Raleigh amphitheater losing money
Posted June 21, 2012
Raleigh, N.C. — Two years after it opened, the Raleigh Amphitheater is operating in the red, but officials say the venue still plays an important role downtown.
The 5,000-seat amphitheater, located across the street from the Raleigh Convention Center, has attracted about 100,000 people and generated about $1.1 million in revenue over the past year, assistant director Doug Grissom said Thursday.
Still, the $2.5 million city-owned venue is losing about $100,000 a year, Grissom said, adding that it wouldn't take much for the amphitheater to turn a profit.
"A few concerts could take you over that. Naming rights could take you over that. Different things we're still hoping for, and as the market changes, we'll be able to get that," he said.
Raleigh's contract with promoter LiveNation guarantees at least 12 concerts a year at the amphitheater. The smaller size of the venue makes it more difficult to attract summer acts, Grissom said, but organizers will continue working to add acts to this season's schedule.
State officials scuttled plans to sell the amphitheater's naming rights to Bud Light shortly after it opened. The brewer and local distributor Harris Wholesale had drafted a proposal to name the venue the Bud Light Amphitheater in exchange for $300,000 a year over five years, but the state Alcoholic Beverage Control Board denied an exemption from state liquor advertising regulations.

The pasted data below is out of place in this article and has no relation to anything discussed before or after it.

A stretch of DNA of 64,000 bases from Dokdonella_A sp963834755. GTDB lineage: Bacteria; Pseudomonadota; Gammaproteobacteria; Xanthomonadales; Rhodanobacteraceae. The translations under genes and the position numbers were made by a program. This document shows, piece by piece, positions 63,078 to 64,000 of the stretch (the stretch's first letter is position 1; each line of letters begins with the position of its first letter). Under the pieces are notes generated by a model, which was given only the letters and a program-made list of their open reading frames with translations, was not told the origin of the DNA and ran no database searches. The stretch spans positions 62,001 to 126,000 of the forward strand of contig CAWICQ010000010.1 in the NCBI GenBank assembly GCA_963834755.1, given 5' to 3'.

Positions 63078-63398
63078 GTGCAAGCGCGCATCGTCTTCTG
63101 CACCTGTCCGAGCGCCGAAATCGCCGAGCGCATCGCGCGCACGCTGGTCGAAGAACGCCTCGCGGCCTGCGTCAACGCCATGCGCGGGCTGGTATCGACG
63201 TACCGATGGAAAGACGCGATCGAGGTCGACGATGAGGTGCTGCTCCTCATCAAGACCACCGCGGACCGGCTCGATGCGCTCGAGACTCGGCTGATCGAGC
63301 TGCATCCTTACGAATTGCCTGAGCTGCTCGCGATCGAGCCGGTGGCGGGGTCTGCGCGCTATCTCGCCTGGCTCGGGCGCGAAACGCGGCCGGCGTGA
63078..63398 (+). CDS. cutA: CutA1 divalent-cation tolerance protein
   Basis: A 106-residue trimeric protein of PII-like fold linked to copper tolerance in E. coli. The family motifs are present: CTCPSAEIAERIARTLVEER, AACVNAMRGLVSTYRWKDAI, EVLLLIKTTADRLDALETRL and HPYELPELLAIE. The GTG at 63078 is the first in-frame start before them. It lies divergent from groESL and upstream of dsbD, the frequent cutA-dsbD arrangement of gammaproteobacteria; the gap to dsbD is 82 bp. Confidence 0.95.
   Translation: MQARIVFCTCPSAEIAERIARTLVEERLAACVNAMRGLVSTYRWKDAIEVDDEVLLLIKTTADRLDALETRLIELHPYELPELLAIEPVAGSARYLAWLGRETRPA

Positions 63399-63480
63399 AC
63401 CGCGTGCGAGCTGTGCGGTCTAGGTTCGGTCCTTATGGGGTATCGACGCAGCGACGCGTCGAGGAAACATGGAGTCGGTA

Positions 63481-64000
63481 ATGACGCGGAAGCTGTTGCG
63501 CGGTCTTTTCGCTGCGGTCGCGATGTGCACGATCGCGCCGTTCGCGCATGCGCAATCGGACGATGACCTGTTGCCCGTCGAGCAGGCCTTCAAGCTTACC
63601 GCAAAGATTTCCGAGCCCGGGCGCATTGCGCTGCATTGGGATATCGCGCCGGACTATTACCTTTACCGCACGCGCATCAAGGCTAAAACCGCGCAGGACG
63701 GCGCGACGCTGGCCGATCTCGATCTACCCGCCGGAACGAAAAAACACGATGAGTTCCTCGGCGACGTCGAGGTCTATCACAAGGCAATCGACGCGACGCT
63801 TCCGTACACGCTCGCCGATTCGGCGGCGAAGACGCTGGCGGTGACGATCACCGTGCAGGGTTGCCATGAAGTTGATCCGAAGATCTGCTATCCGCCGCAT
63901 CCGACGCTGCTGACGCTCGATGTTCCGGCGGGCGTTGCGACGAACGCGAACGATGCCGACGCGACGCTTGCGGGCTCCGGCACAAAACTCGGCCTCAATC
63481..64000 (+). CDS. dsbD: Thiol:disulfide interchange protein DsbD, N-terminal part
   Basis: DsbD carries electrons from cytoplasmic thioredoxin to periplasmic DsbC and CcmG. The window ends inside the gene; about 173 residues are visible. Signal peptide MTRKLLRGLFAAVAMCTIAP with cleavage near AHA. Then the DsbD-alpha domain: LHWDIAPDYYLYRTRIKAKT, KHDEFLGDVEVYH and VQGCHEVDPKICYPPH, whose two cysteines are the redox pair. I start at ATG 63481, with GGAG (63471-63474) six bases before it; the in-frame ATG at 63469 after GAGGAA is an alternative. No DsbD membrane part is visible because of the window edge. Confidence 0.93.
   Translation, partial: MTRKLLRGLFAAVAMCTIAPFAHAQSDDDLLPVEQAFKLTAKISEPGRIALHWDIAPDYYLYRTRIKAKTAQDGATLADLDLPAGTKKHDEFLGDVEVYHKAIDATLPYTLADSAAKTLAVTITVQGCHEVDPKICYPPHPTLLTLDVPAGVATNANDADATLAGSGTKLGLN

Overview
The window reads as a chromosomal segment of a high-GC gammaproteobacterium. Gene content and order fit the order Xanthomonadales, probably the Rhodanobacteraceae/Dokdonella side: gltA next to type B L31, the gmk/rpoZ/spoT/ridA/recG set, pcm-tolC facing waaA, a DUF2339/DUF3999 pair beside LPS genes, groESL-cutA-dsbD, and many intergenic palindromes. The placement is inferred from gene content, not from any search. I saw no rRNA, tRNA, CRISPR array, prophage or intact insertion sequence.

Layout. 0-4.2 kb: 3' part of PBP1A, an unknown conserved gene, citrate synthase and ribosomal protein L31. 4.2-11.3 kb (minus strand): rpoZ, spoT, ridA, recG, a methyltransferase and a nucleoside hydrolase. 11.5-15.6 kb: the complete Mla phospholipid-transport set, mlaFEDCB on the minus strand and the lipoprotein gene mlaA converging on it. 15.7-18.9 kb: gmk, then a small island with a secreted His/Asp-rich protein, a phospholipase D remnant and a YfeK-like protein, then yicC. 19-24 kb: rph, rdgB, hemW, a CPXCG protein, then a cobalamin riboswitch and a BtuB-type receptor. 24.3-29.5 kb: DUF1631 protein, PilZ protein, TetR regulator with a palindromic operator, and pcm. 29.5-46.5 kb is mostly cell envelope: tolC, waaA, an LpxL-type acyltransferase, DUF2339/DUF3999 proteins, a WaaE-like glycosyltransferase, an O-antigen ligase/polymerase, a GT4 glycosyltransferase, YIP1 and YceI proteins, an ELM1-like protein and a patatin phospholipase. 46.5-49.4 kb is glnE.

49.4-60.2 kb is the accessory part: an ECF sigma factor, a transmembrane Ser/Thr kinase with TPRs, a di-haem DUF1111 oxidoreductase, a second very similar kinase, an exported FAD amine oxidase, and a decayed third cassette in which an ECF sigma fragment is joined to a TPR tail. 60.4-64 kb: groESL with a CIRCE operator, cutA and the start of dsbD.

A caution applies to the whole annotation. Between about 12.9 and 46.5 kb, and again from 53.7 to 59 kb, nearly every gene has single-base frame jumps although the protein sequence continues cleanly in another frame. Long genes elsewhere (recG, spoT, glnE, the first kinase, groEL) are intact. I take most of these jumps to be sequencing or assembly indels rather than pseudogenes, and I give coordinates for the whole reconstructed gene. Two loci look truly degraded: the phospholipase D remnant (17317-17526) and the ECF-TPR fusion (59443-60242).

Even though it's losing money, the amphitheater is an important part of the downtown puzzle, Grissom said.
"I think everybody knows downtown has grown up," he said. "You can come down to an event, but now you go to the restaurant, you go to an event, you go to the bar afterward."
Michael Jones, station manager for WKNC-FM, the student-run radio station at North Carolina State University, said he and other students are eager to see acts like Florence + the Machine, Band of Horses and My Morning Jacket at the amphitheater this fall.
"The phone lines are always blowing up" as students vie for tickets, Jones said.
Grissom said the variety of acts that play the amphitheater, such as The Beach Boys in April to Alice Cooper this Friday, is important to making the venue a success.
"It's sort of on the same track, maybe even a little better for this next year," he said.